Former hotel designer Patrick Goff shares his thoughts on the relationship between commissioners of design and their designers…
Recently I had dinner with a designer becoming exhausted with the stress of running a large (and very successful) practice. Disillusioned with client relations they were coming to terms with the designer as the elite of the servant classes, rather than being a member of ‘der management’. It is not the first time I have talked with colleagues (sometimes once competitors) with these reactions of feeling devalued by the avaricious money people who often claim credit for designers work. It seems to be the nature of society that those who are the creative drivers are rarely those who get the recognition – until they are dead of course…
The stress of building a design practice, then protecting and nurturing it at often great personal cost through recession to rebuild it again takes its toll. The creativity that the designers are known for is compressed and is then, like a lemon, squeezed by clients until the juice runs dry.
Some back off running practices and retreat to being sole practitioners, choosing to work less so that they feel they have a personal relationship with the creative problem solving. Others sell their businesses and go sailing, play golf or grow flowers. Most do this mentally bruised and stressed by client expectations and client demands that they deal only with the principals, disallowing delegation . They want ‘the engine driver, not the oily rag’. This persistent demand for personal service can kill the goose that lays the golden egg.
The roll call of designers retreating from the high profile leadership of the profession is great, maybe because of a basic humility, maybe because of a fragile sense of self, maybe because they despair seeing others claiming credit for their creative ability. Often press releases name the architect when it is the work of the interior designer that has created the spaces being written about. So great designers are left as the walking wounded of the creative industries.
Over the last three years I have experienced a number of health problems culminating in being treated over the last year for cancer. I am pleased that I have been told it is ‘cured’ but I still have to be tested every 3 months against recurrence. It is a brutal shock to hear the word ‘cancer’ in diagnosis, and does bring about a reappraisal of purpose. Life can be cut short abruptly and 50% is now reckoned the proportion of us who will suffer cancer. I have been lucky that mine has responded to treatment, maybe yours will too?
The resurrection of an old project is typical of what is processing within me at the moment. Over 20 years in design has it seems created a huge reservoir of images and ideas that are determined to be realised through painting, drawing and, right now, photography. I feel like a stick on a flood, being pushed and tossed around at the mercy of these ideas, trying to go with the flow.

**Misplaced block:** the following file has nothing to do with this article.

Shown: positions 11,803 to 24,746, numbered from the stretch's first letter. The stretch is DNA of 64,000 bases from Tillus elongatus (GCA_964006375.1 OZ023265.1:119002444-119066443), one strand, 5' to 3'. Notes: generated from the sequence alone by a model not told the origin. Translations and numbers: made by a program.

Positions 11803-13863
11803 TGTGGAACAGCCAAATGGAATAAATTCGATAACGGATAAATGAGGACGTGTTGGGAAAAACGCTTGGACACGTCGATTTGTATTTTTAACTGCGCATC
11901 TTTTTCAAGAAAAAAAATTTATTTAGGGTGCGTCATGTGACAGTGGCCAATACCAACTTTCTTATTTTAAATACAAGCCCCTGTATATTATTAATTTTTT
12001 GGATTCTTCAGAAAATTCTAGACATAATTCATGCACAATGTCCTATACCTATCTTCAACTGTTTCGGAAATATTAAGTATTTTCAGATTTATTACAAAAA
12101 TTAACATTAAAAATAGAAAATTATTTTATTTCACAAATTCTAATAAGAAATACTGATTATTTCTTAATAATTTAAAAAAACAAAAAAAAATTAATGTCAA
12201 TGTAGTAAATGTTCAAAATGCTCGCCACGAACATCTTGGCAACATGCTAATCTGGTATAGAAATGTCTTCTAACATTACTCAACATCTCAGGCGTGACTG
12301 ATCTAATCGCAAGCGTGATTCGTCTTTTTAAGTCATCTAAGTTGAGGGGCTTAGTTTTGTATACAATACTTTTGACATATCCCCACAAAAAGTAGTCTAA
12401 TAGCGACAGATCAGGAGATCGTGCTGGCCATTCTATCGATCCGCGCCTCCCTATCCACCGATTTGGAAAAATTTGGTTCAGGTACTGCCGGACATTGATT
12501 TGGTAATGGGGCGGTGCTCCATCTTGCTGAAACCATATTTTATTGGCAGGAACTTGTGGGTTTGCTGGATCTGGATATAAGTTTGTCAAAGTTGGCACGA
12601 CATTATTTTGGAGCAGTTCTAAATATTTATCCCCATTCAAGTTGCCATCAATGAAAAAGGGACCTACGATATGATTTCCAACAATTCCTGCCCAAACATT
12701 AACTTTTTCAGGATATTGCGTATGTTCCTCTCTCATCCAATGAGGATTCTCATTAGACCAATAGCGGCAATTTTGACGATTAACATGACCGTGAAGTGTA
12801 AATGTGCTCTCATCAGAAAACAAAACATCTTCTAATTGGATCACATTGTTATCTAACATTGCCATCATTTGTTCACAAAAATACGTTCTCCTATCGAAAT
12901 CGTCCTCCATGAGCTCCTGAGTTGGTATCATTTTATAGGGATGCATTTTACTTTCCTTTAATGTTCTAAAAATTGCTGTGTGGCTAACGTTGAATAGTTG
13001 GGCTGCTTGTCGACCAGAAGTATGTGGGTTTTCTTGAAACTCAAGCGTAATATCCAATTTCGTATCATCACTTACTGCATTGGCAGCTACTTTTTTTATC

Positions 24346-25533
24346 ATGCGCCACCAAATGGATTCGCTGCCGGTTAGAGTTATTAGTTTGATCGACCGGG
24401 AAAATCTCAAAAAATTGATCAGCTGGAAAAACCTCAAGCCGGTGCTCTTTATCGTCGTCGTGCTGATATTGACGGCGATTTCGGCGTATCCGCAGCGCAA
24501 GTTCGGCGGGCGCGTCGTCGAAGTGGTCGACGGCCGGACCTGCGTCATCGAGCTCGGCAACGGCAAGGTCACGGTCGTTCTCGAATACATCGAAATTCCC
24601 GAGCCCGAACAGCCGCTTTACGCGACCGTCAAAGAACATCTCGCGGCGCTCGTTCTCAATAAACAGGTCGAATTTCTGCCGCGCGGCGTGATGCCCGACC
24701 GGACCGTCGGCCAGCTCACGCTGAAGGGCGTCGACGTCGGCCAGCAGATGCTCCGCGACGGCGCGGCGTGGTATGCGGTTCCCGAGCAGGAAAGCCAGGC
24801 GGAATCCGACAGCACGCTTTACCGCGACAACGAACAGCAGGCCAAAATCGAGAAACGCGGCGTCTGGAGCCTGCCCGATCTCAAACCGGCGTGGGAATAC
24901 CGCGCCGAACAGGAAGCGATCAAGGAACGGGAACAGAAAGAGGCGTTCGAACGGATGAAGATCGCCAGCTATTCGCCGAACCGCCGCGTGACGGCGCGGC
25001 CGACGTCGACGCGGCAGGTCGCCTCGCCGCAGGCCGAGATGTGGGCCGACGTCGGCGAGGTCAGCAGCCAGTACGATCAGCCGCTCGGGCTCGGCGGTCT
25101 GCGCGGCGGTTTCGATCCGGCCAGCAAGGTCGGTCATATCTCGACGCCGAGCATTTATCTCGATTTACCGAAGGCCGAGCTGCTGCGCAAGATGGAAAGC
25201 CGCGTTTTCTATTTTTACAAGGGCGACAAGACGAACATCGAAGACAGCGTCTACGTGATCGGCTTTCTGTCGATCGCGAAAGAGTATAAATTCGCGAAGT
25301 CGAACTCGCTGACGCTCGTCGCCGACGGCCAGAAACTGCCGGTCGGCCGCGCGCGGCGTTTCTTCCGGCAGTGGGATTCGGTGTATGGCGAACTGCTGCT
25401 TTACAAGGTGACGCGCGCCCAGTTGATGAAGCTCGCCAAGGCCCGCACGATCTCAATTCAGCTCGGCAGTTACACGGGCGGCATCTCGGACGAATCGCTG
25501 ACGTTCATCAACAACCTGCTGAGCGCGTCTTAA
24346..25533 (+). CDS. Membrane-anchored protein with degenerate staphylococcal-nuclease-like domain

For many designers their sense of being wounded by the processes they go through, of having their creative muse squeezed dry, could be helped by a sabbatical return to their creative roots. Our society and the clients are great at demanding projects be completed faster – a new hotel now may be built in less than 12 months compared to the nearly 4 years of the first new build I did in 1983.
But the time for design needs to be protected if designers aren’t to feel like that squeezed lemon left after the pancake party. Creative thinkers need space for their unconscious to work as well as the conscious realisation of the ideas. Pressure for speedy results can produce banal realisations.
Without physical and emotional well-being it is difficult to realise ideas properly. I know I am storing pressure for future creative outpourings as I follow instructions to sit still and give healing a chance. It is impossible now to learn patience, I just have to drive on to realise as many of the ideas as I can over the coming years.
Meanwhile the current months of being walking wounded present different challenges for me. I now have time to think and space to create free of pressure. I pray for the years I need to tackle the ideas and hope the answers are visually strong, interesting and involving for others.
I hope that those design leaders who I see as walking wounded will not wait until their health breaks too, before taking the time out for themselves.
Words and photos: Patrick Goff